Antibiotics (Basel). 2020 Sep 3;9(9):573. doi: 10.3390/antibiotics9090573.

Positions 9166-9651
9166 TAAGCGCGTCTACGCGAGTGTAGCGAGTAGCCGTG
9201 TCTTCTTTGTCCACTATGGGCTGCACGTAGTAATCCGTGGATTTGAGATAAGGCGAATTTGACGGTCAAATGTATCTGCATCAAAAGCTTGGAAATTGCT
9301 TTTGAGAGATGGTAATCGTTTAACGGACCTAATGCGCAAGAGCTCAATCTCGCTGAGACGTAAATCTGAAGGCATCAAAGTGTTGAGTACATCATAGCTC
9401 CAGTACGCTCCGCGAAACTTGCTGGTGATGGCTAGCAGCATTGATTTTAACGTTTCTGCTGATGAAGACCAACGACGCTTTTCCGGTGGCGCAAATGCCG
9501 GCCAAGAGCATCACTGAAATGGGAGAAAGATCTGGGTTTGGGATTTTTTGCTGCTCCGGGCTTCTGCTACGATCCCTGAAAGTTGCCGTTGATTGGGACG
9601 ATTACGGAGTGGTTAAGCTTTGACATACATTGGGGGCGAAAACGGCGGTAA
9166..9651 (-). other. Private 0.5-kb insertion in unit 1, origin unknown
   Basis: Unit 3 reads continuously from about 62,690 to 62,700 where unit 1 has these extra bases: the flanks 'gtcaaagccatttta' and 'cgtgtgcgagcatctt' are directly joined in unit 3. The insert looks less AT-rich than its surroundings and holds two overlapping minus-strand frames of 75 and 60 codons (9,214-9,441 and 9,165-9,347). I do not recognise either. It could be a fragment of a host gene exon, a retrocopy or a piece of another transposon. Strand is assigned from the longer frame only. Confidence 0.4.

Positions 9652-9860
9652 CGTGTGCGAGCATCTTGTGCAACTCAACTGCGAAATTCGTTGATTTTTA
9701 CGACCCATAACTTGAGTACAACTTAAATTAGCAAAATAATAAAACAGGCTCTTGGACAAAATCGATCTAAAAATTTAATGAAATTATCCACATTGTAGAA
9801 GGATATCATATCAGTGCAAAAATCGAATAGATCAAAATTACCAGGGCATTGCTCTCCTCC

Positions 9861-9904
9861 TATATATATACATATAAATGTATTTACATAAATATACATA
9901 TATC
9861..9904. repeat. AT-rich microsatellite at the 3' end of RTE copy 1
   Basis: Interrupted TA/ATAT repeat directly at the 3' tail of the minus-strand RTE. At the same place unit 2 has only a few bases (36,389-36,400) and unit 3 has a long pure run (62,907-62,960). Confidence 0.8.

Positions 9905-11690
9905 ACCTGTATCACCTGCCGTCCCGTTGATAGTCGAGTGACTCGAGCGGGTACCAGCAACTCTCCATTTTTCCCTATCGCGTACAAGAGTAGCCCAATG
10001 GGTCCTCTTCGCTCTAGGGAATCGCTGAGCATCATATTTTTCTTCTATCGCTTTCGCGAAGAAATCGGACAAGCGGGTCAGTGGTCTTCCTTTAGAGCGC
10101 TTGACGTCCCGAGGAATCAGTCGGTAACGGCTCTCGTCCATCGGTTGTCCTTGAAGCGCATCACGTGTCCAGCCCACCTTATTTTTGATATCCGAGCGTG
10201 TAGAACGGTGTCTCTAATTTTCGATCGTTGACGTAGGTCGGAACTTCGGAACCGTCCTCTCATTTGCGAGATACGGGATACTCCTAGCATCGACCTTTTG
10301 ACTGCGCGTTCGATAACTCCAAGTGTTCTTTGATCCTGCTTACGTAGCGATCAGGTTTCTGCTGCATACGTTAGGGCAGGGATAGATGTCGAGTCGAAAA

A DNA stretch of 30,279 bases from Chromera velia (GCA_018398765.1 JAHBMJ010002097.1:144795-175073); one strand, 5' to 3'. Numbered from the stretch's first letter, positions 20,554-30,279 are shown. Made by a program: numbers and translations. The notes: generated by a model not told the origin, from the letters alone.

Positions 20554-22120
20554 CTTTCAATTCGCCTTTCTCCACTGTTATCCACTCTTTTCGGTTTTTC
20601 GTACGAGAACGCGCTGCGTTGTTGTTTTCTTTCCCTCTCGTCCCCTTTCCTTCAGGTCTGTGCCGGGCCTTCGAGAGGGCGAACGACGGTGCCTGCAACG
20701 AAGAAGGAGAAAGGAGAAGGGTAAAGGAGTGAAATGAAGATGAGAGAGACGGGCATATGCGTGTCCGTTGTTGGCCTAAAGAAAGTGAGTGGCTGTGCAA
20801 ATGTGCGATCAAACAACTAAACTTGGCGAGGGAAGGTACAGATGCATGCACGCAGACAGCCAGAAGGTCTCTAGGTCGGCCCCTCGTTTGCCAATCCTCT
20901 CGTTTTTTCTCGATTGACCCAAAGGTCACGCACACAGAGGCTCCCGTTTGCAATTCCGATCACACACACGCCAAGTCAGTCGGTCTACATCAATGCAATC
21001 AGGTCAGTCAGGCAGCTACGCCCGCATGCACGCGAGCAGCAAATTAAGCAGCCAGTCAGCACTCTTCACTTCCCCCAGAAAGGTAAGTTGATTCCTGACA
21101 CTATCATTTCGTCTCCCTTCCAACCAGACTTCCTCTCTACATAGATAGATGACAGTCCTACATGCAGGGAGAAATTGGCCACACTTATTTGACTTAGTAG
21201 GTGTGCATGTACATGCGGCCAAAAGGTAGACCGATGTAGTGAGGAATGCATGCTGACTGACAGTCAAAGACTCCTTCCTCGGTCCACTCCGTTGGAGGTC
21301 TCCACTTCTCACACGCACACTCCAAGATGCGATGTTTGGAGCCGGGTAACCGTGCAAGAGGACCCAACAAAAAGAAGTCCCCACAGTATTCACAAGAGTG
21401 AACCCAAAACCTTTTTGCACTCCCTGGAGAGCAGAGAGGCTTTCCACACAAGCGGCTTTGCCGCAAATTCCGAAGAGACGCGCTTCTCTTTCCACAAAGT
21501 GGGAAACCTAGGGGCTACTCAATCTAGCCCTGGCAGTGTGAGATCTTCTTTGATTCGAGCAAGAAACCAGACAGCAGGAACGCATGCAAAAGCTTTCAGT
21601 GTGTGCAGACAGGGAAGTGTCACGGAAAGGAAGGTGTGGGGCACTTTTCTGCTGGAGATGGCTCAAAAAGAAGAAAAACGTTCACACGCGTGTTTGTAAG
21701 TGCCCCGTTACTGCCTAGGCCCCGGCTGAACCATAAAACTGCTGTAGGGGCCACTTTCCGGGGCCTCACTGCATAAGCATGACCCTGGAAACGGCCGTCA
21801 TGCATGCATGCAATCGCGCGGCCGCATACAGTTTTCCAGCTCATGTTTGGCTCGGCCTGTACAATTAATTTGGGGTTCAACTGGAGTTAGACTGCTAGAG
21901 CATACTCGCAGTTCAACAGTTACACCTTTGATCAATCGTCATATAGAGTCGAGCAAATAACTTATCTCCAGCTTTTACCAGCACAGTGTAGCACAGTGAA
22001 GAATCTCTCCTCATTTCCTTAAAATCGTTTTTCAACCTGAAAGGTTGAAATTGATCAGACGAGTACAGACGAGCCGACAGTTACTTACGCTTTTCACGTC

In Staphylococcus aureus bacteremia, our group has shown that a dysregulated balance of pro- and anti-inflammatory cytokine response biased towards an immunoparalysis phenotype is predictive of persistence and mortality, despite receipt of antibiotics. Certain antibiotics, as well as lipoteichoic acid (LTA) released from S. aureus, can modulate immune response ex vivo. Here, we evaluated the effects of three anti-staphylococcal antibiotics (vancomycin, tedizolid, and daptomycin) on the expression of cytokines and cell surface markers of immune activation (TNFα, HLA-DR) and immunoparalysis (IL-10, PD-L1) in human peripheral blood mononuclear cells (PBMC) exposed to high (10 μg) and low (1 μg) doses of LTA. Results suggested a dose-dependent relationship between LTA and induction of anti- and pro-inflammatory immune responses. Differential antibiotic effects were prominently observed at high but not low LTA condition. Vancomycin significantly induced IL-10 and TNFα expression, whereas daptomycin had no effects on cytokine response or expression of cell surface receptors. Tedizolid increased TNFα and modestly increased HLA-DR expression, suggesting a stimulatory effect. These findings suggest that anti-staphylococcal agents differentially alter LTA-mediated immune cell activation status and cytokine response, providing support for future clinical studies to better elucidate the complexities of host-microbial-antibiotic interaction that can help direct precision therapy for S. aureus bacteremia.